Control opportunities exist now for controlling Lecanium scales. The following is more information.
Two species of Lecanium scales are problematic in our landscapes and the next few weeks offer good management opportunities. Fletcher scale (Parthenolecanium fletcheri) affects a wide variety of coniferous plants such as Taxus, arborvitae, junipers, and even Taxodium spp.. European fruit lecanium (Parthenolecanium corni) affects a broad range of broadleaved woody plants such as redbud, hawthorn, dogwood, and oak.
Lecanium scale adults appear like little brown lumps grouped along branches. They feed on plant sap and leave a clear sticky substance (honeydew the scales' excrement) that gets on leaves, cars, etc. A black fungus called sooty mold often grows on it. European fruit lecanium has eggs (1000-3500/female) by May 9 and production occurs from 319-1328 GDD (median=654).
For Fletcher scale, eggs were noted by April 16 and continued from 171-1438 GDD (median=592). There is one generation per year. The crawler (hatchling nymph) stages look like tiny yellow-orange dots when tapped onto a white sheet of paper. Crawlers were seen in our area this past week and are later this year than the normal median crawler observations (between 850-900 GDD). The crawlers will migrate to the undersides of leaves/needles and spend the summer months there then migrate back to the branches to spend the fall and winter. They will resume growth, mate, and lay eggs the following spring.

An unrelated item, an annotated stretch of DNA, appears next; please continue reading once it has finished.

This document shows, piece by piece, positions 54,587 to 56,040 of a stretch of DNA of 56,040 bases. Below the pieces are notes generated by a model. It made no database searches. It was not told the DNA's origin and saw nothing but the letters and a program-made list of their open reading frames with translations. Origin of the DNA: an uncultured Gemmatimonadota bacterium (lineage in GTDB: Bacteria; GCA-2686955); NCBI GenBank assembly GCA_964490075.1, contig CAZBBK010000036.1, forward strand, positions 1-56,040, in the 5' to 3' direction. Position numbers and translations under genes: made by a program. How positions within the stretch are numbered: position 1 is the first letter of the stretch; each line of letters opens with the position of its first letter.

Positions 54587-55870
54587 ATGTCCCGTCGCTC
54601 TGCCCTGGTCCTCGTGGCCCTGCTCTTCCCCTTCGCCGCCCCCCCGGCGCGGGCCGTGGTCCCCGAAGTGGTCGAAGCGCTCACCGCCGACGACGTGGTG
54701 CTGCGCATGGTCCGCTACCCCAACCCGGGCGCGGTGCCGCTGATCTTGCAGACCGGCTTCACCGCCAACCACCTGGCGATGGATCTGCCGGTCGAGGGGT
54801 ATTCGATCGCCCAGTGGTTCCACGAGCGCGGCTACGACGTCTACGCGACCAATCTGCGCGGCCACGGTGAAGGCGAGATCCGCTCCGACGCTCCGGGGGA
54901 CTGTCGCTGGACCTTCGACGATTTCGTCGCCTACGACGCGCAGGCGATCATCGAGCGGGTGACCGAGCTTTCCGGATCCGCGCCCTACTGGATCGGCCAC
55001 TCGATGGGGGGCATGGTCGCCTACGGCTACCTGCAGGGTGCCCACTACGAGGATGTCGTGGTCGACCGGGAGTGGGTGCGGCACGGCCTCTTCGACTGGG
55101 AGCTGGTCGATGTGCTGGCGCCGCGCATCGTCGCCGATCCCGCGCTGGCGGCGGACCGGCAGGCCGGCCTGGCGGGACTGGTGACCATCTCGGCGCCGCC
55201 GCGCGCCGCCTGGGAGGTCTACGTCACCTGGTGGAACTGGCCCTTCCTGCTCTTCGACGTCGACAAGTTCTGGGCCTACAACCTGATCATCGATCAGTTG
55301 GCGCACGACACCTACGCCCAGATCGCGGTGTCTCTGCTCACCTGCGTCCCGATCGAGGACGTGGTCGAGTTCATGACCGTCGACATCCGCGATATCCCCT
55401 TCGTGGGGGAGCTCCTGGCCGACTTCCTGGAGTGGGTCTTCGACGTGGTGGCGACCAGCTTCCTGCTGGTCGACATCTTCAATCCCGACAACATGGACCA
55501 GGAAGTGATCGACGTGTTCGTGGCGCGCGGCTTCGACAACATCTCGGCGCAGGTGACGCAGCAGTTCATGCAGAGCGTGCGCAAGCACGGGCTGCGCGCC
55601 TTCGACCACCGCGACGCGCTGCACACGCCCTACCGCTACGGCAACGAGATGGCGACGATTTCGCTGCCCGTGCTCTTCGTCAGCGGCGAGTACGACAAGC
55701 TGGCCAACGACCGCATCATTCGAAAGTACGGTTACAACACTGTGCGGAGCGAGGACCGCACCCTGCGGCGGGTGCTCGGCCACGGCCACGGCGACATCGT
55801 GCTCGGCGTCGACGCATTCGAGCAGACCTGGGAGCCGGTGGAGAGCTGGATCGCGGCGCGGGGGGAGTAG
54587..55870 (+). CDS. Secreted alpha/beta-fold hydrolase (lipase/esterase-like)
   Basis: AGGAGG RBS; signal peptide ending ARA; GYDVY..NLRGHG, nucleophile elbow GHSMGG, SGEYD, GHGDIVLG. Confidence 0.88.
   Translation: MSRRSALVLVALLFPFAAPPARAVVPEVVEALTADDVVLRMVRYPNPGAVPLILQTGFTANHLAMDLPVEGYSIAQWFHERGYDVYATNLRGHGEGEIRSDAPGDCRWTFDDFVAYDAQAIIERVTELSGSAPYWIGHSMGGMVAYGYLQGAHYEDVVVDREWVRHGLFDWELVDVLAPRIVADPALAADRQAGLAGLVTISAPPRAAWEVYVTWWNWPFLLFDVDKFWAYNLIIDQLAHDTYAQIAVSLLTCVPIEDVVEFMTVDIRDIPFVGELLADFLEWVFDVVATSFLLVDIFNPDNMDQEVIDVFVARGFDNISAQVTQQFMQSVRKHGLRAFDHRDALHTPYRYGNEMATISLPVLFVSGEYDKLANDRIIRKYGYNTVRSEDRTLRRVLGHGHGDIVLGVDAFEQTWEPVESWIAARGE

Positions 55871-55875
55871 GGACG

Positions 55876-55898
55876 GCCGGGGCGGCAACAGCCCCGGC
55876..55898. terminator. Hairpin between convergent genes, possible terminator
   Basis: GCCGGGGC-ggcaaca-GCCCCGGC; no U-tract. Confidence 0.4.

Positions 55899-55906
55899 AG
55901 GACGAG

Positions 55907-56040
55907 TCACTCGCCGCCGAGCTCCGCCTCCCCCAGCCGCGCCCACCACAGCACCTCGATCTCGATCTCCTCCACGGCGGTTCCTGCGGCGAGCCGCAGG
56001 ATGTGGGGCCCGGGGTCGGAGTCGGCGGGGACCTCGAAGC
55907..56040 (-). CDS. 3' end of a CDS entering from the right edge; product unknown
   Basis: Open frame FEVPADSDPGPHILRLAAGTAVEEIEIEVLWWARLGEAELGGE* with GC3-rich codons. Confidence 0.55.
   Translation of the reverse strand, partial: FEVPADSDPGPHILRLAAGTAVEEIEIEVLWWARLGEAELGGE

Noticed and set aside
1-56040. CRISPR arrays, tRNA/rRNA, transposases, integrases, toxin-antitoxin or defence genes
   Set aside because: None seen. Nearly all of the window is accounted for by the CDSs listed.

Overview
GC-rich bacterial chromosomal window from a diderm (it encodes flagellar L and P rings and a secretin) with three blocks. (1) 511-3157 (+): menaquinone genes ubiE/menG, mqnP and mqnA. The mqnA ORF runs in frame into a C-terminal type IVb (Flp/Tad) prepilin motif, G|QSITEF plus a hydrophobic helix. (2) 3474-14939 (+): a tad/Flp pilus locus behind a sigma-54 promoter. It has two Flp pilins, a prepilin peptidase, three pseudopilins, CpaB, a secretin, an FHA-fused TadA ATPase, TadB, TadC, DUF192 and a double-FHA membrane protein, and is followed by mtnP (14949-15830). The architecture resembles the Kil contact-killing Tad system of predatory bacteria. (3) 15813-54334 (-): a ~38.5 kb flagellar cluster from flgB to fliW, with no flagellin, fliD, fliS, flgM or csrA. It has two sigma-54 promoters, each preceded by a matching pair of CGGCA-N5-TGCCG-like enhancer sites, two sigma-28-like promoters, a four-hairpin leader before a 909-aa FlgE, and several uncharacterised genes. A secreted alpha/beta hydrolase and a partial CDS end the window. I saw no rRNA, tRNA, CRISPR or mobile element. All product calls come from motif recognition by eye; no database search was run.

The settled crawler stage is the best time to control lecanium scales. Many insecticidal products are registered for this purpose. Horticultural oil (1-2% v:v) applications work quite well. Occasionally, a re-application of oil is needed about 3 weeks after the initial application to ensure all crawlers have emerged and settled. Many naturally occurring parasites also control lecanium scales look for tiny holes in the adult scale's cover. Many predators like lady beetles also feed on lecanium scales. Insecticides sprayed well after crawlers have settled provide only limited effectiveness. Soil systemic insecticide applications of neonicotinoids such as imidacloprid (Merit) and Dinotefuran (Safari) work well against lecanium scales if applied in advance.
Information from Casey Sclar, IPM Coordinator, Longwood Gardens